How to survive in between financial jaws.
As the first days after college and first months into a job come and go, a girlfriend is converted into a wife; kids arrive and school fee is no longer dads but you are the dad, responsibilities grow at a rate faster that your income and you feel squeezed in the middle, center and side, it is time to reflect.
It is always exhilarating to step into a supermarket, a basket in tow, supportive attendants directing you to the appropriate rows to collect your favorite shampoo, or bread. It is even better when someone else is paying for the shopping.
Accountants talk about a sustainability measure that informs a business continuity called jaws. Think about it as a measure of an entities’ ability to generate revenues vis-a-vis generate expenses.
Life is like a crocodile’s mouth, and you are inside that mouth. The upper jaws are the income and the lower jaws are the expenses. Each time either or both jaws move, they put you in some level of danger. It is best if the upper jaws (income) moved outwards as opposed to the lower jaws (cost) moving inwards. To remain in a neutral position, both should move equally in the same direction.
Knowing your income composition is non-negotiable. Knowing its volatility is most important to keep you grounded because you know what to protect most. If you depend on a sponsor one hundred percent, you would know that keeping the “guka” alive is your paramount responsibility. It therefore goes without saying that having more than one source of income is doing yourself a big favor. Passive incomes require very little of your daily effort and go further in making you financially independent and therefore should be prioritized.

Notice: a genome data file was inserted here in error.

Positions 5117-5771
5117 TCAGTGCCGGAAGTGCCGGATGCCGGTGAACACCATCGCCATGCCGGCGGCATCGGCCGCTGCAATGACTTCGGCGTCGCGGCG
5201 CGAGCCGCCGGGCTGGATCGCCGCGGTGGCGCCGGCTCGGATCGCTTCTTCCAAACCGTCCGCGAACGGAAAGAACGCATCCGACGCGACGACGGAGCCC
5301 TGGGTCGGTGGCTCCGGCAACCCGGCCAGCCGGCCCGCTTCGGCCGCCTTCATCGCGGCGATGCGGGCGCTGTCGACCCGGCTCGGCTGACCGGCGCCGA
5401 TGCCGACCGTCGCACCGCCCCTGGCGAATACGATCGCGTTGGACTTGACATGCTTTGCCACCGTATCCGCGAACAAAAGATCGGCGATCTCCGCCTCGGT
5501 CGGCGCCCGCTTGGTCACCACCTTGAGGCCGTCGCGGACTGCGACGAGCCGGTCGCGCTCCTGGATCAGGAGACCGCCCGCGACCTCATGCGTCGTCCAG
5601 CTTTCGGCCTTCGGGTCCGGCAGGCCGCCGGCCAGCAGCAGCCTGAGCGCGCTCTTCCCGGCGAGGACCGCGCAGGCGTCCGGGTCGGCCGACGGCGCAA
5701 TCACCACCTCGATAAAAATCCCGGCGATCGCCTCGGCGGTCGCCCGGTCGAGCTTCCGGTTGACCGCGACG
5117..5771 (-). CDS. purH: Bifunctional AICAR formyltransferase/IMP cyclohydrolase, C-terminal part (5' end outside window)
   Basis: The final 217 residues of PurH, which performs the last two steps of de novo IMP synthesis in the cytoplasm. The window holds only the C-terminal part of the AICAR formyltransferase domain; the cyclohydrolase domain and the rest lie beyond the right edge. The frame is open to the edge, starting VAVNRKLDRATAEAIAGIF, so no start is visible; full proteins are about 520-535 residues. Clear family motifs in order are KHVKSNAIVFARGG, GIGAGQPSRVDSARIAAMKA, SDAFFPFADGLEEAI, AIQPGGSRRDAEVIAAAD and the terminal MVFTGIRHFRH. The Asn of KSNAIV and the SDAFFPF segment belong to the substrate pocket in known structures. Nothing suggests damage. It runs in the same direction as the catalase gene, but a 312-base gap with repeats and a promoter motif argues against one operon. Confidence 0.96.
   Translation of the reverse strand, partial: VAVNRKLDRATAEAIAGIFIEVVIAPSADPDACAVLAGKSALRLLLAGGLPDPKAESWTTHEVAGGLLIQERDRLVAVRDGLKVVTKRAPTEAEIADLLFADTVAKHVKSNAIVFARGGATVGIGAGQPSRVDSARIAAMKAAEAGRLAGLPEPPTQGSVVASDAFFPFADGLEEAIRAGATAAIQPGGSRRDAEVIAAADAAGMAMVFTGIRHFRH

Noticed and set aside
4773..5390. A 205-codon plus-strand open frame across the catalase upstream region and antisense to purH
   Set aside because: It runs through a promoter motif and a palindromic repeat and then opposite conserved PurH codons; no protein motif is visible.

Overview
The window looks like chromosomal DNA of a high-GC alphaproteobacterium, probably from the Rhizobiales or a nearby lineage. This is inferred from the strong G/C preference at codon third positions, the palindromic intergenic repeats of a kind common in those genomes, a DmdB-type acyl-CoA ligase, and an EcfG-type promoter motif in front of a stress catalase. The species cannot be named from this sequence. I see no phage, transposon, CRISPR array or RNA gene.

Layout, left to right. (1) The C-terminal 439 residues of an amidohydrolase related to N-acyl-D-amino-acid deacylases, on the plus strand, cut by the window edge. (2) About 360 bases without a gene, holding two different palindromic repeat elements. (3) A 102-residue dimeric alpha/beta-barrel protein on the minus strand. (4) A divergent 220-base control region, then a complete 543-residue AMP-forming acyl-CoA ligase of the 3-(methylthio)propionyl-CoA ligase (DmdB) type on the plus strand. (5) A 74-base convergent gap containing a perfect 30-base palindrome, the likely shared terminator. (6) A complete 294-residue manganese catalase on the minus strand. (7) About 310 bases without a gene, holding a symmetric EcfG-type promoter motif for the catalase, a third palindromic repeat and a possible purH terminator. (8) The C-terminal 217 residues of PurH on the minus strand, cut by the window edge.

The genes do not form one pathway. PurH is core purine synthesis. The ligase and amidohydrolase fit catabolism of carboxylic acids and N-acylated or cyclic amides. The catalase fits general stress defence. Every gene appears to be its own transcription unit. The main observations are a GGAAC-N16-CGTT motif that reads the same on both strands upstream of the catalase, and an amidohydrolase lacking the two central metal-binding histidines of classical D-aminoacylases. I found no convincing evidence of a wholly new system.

The only way for humans to express their financial might is in their expenditure. The more copious and conspicuous our consumption, the more our perceived financial capability. That is why potbellied men make hustler chicks go coocoo and there-in lies the trap. Our desire to show our ability through our expenses leads to personal deceit, over expenditure which in turn leads to overborrowing and then a cycle of endless financial struggles.
To manage expenses, it is critical to differentiate what you need from what you want. Your needs make you live, while your wants make you show others how you are living. The way you finance either of these two is very important. For your needs, any tactic, including borrowing and begging should suffice, while for wants, saving and investing is the best way to go. If you are borrowing to finance your first fast bold red car, read Subaru or clubbing, just remember you are hurting your future financial independence.
Some needs like housing and food can be wants if we go overboard. Living in a penthouse without money to purchase food or borrowing to eat pizza simply means you have either over stretched your needs or you have not understood the concept behind needs and wants. Using most of your money to buy booze and entertain your friends is downright indiscipline.
Keep records of what you spend your money on and categorize those items as either necessary for survival or those that go on to enhance standards of living. A high standard should be financed by savings or investments and if not, then should be trimmed from our budgets and our lifestyles rejigged to fit into our income brackets.